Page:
Facebook may not be headed for the dramatic collapse predicted in a much-discussed study from grad students at Princeton’s Department of Mechanical and Aerospace Engineering — which drew a snide rebuke from the Harvard cabal at Facebook — but there’s still reason for concern.
A recent survey by the USC Annenberg Center for the Digital Future and Bovitz, Inc. found that roughly one in three (30%) Facebook users believe they will be using the service less within the next five years. Within this group, 40% say they use Twitter, while Instagram is also growing fast, especially among millennials. However millennials and non-millennials were equally likely to say they will use Facebook less.
Jeffrey Cole, one of the lead researchers at the Annenberg School, accurately predicted (back in 2005) that MySpace had lost its “cool” factor and was headed for decline. In 2010, he predicted Facebook would continue growing for another five years, but begin to lose market share among young adults to new social platforms.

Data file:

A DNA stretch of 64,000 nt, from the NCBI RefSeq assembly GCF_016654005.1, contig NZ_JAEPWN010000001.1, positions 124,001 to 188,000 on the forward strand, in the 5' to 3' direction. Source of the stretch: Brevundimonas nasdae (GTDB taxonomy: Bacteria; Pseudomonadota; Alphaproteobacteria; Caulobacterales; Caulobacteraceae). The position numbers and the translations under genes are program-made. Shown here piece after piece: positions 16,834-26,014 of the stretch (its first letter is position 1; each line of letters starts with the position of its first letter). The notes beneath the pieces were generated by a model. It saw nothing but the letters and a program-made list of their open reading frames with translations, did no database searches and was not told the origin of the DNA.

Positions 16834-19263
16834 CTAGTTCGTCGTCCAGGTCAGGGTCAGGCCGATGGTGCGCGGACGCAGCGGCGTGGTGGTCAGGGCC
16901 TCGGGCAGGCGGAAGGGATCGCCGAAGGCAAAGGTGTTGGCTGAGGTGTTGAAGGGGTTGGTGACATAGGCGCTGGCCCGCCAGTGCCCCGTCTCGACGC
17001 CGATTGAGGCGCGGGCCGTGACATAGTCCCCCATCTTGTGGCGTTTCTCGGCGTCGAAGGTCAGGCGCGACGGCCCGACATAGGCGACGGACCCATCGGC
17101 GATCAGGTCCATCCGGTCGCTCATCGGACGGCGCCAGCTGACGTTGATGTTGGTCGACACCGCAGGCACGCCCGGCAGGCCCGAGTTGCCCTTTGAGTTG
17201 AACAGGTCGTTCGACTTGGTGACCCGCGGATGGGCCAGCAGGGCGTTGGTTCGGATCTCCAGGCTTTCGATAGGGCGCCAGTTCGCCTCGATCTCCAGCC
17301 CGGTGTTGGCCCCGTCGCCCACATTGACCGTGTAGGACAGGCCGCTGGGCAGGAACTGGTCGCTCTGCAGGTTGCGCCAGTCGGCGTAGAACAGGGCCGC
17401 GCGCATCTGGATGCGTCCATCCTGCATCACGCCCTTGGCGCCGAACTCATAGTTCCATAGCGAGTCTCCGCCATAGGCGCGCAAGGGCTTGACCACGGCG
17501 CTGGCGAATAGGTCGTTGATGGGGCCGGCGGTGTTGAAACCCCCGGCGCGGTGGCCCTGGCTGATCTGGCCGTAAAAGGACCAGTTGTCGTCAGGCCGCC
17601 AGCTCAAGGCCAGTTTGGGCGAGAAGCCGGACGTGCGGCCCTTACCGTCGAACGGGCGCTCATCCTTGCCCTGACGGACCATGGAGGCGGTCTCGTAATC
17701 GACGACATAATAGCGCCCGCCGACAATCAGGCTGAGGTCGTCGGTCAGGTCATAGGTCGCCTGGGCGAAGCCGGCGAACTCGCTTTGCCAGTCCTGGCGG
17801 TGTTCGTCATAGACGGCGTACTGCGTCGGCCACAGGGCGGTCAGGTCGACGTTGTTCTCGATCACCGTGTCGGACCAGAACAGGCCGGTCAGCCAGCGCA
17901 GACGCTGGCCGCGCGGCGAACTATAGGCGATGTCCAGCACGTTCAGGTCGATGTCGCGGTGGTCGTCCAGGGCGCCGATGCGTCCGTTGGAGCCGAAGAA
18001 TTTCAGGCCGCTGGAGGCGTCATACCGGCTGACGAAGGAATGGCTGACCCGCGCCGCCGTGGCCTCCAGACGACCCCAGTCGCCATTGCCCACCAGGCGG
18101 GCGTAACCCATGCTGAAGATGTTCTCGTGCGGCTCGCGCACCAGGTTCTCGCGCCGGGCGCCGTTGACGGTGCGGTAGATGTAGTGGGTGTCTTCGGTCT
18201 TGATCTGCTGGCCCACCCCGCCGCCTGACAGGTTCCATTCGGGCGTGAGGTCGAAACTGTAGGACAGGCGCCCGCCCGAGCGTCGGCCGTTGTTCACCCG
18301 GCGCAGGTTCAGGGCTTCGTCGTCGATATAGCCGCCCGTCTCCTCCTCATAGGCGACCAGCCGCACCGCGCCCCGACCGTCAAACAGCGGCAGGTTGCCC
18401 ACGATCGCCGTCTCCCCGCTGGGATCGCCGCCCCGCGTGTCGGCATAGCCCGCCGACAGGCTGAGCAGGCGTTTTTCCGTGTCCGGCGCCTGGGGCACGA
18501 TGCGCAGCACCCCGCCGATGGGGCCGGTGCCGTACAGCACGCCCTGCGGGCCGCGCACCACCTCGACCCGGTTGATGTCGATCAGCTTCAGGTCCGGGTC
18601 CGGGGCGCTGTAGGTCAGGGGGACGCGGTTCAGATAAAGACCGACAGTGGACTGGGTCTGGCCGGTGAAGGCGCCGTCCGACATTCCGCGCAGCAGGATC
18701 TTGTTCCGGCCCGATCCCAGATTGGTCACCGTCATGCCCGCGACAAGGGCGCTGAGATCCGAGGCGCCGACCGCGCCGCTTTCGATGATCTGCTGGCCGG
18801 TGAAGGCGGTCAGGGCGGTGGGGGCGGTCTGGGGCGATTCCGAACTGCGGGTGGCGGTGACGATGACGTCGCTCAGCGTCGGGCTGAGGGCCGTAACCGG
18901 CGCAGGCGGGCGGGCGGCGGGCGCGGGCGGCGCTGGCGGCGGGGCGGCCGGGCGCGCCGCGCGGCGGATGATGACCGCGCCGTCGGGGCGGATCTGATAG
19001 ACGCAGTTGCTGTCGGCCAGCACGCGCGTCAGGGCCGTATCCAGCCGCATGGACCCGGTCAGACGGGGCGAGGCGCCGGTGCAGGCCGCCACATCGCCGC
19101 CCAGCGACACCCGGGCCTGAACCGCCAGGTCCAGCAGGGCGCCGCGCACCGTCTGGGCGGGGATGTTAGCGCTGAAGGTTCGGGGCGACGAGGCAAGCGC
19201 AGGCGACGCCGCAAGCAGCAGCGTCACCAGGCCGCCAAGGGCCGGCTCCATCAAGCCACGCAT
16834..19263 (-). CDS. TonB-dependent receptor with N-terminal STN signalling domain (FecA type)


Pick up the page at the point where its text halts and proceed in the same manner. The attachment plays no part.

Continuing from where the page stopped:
Cole steered clear of the doom and gloom in the Princeton study, noting that Facebook’s user base is still large and growing. Instead, it will just become, well, boring: “Facebook will become the phone directory for the planet. Young users will to go to Facebook as the place where they communicate with their families, and as the site where they search for someone. Then users will move that relationship to a smaller online community, such as a microblog.”
As noted, this isn’t the only study suggesting Facebook may be losing younger users.
In January, iStrategyLabs, drawing on data from Facebook’s social advertising platform, found that the number of Americans ages 13-17 using Facebook declined 25.3% from 13.1 million in January 2011 to 9.8 million in January 2014, while the number of users ages 18-24 declined 7.5% from 45.4 million to 42 million over the same period.